Tag: Battle of the Bastards

Why it was Sansa Stark who won the Battle of the Bastards

Why it was Sansa Stark who won the Battle of the Bastards

Sansa Stark has been criticized for her conduct leading up to the battle fought between an army of Free Folk and the forces of House Bolton, commonly known as the Battle of the Bastards. The action is named in honor of the opposing commanders, natural sons of Ned Stark and Roose Bolton respectively, but it is the timely intervention of Sansa Stark that decided the outcome. This is the most highly rated and regarded episode of an extremely popular, almost ubiquitous and inescapable, television show and the events are well known to most. The Stark forces were outnumbered, but having no choice, they fought a larger, better equipped, and better trained army to retake the northern fortress of Winterfell, ancestral seat of House Stark. Jon Snow accepted battle on these unfavorable terms because he believed he had no other choice. Sansa, however, did have recourse to a large contingent of heavy cavalry, the knights of the Vale. She said nothing of this, and Jon went into the struggle with nothing but his outmatched Wildling infantry, many of whom perished in the fighting.

It’s thought that her silence lead to the unnecessary deaths of many of these brave Free Folk, and that if she’d told Jon the truth, she could have saved many lives. Why did she keep the coming of these allies to herself? Although she must have sent for them much earlier, she may not have known if they were going to come. She had to trust the treacherous Littlefinger, a man who’d betrayed her and her family in the past, to act as her envoy. Will they arrive in time? Will they come at all? If he does bring these troops, on whose side will they fight? It was Littlefinger who suggested using these knights against the Boltons, mentioning the possibility of such a step during their chilly encounter at Molestown. It was Littlefinger again who convinced Sweetrobin to join Sansa’s cause. It is unlikely that Sansa was certain of these knights joining them, and that mentioning such a hope to Jon and the rest only to have it disappointed would be ruinous for their already shaky morale. This is a generous construction and not at all improbable but I’m going to assume the opposite. I’m going to assume that Sansa was certain but that she didn’t trust Jon with that knowledge. I’m going to assume that she hid the imminent advent of the cavalry Jon so desperately needed.

How would Jon have reacted to these tidings? He would certainly be cheered. He would have waited and later confronted the Bolton army on terms of parity, or perhaps even superiority. He wouldn’t have sent his meagre force of infantry into a fight it couldn’t possibly have won. And that is precisely what he needed to do if they are to destroy the Bolton army and retake Winterfell. If they had assembled their combined host of Wildling infantry and Vale cavalry, the accession of the knights of the Vale to the Stark army would no longer be a surprise. Ramsay would have altered his dispositions, or more likely, refused battle and retreated into the fortress. Afterwards, the Free Folk and their giant were able to breach the gate and take the castle because it had already been denuded of its garrison. If Winterfell were fully manned and properly prepared, any assault was unlikely to succeed, and an army with no provisions, hungry and already close to starving, cannot undertake a siege. Mance Rayder had an enormous host and several giants, but he was repulsed in his attack on Castle Black. To recapture Winterfell, the Starks must destroy the Bolton forces in the field. They need an overwhelming battlefield victory.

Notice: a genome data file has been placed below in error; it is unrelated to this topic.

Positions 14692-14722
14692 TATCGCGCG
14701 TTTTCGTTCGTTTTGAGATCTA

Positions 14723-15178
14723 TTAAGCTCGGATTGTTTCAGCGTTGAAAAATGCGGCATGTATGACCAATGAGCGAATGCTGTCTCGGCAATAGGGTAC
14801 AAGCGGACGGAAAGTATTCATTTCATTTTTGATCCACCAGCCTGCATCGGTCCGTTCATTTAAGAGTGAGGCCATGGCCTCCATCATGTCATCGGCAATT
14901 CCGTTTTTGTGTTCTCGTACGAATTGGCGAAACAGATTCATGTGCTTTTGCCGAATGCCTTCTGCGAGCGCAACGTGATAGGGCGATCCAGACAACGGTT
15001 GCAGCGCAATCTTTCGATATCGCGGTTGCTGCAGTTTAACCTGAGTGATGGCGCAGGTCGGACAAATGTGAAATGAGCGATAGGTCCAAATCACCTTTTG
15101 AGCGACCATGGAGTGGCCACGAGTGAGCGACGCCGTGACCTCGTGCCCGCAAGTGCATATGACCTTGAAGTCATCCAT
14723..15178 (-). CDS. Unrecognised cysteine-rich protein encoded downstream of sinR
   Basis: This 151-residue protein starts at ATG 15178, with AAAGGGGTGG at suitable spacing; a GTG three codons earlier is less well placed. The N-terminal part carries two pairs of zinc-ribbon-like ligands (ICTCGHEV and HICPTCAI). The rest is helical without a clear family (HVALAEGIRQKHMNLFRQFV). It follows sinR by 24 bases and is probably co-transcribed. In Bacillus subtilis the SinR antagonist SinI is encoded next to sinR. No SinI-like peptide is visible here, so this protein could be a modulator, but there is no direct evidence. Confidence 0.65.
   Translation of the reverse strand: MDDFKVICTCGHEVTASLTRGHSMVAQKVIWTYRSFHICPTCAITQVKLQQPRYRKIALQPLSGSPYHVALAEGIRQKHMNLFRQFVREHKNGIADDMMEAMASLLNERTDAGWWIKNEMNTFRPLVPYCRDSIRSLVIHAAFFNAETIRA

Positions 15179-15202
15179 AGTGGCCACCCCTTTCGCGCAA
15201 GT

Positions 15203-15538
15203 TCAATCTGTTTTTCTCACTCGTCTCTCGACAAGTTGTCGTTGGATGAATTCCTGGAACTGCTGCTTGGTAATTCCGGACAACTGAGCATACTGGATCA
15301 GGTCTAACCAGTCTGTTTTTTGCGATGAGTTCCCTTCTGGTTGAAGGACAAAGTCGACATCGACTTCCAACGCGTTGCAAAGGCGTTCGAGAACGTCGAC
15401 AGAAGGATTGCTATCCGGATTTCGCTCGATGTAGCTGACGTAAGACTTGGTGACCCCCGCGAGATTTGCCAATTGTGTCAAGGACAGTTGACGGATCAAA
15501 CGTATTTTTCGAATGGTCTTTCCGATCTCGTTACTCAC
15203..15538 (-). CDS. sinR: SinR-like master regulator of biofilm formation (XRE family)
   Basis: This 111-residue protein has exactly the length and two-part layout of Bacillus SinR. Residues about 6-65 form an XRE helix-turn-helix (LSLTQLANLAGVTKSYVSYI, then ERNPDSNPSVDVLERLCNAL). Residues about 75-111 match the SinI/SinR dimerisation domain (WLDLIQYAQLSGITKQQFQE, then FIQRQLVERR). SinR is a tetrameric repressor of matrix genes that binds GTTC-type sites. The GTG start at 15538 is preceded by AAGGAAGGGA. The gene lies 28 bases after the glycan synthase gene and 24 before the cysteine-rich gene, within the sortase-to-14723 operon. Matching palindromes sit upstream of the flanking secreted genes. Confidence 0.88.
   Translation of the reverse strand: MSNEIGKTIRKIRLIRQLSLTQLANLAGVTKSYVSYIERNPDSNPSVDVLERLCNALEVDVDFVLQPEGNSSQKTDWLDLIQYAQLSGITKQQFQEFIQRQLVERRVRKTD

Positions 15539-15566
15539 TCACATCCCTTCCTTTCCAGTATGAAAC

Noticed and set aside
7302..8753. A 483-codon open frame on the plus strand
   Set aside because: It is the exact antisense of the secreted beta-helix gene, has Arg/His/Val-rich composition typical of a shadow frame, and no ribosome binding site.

How do you win an overwhelming battlefield victory if your men and resources are about equal to those of your enemy? Throughout history, the great captains have won their signature victories by thinning their ranks in some places to strengthen their reserves. The fight is joined, and these weak spots have bent but not broken. Great battlefield commanders are gifted with the coup d’oeil (it should be noted that this is a French term), an ability to watch a group of men fighting for their lives and tell, even from a distance, whether they will hold or if they are about to break and run. They may feel betrayed, they may fall, but so long as they keep fighting, that doesn’t matter. Their leader sacrifices their lives to win the battle. No one likes to fight against impossible odds. The leader of these overmatched forces will plead for help. He will beg for reinforcements. These pleas must be ignored. To lead men into battle, you must be willing to let them die. This is cold; this is hard; but that’s the price that must be paid. Many Free Folk died in the Battle of the Bastards but they didn’t die because Sansa kept it a secret that they were soon to be joined by a troop of heavy cavalry. They died because they fought a battle against a large, well-armed, and well trained, force of experienced professional soldiers. Sansa kept her secret and because she did, that enemy force was annihilated.